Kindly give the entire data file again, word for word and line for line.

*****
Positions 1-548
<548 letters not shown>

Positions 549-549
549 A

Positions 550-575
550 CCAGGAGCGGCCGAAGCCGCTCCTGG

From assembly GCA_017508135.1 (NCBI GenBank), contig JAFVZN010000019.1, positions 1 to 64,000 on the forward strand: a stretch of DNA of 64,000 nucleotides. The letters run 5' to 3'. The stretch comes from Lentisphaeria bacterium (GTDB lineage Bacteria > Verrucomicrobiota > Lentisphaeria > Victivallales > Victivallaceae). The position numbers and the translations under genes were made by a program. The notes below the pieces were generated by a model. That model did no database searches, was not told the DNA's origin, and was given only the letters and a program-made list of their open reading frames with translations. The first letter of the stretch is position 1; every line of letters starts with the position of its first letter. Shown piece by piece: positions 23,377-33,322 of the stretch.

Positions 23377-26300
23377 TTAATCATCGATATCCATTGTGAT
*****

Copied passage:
Positions 1-548
<548 letters not shown>

Positions 549-549
549 A

Positions 550-575
550 CCAGGAGCGGCCGAAGCCGCTCCTGG

From assembly GCA_017508135.1 (NCBI GenBank), contig JAFVZN010000019.1, positions 1 to 64,000 on the forward strand: a stretch of DNA of 64,000 nucleotides. The letters run 5' to 3'. The stretch comes from Lentisphaeria bacterium (GTDB lineage Bacteria > Verrucomicrobiota > Lentisphaeria > Victivallales > Victivallaceae). The position numbers and the translations under genes were made by a program. The notes below the pieces were generated by a model. That model did no database searches, was not told the DNA's origin, and was given only the letters and a program-made list of their open reading frames with translations. The first letter of the stretch is position 1; every line of letters starts with the position of its first letter. Shown piece by piece: positions 23,377-33,322 of the stretch.

Positions 23377-26300
23377 TTAATCATCGATATCCATTGTGAT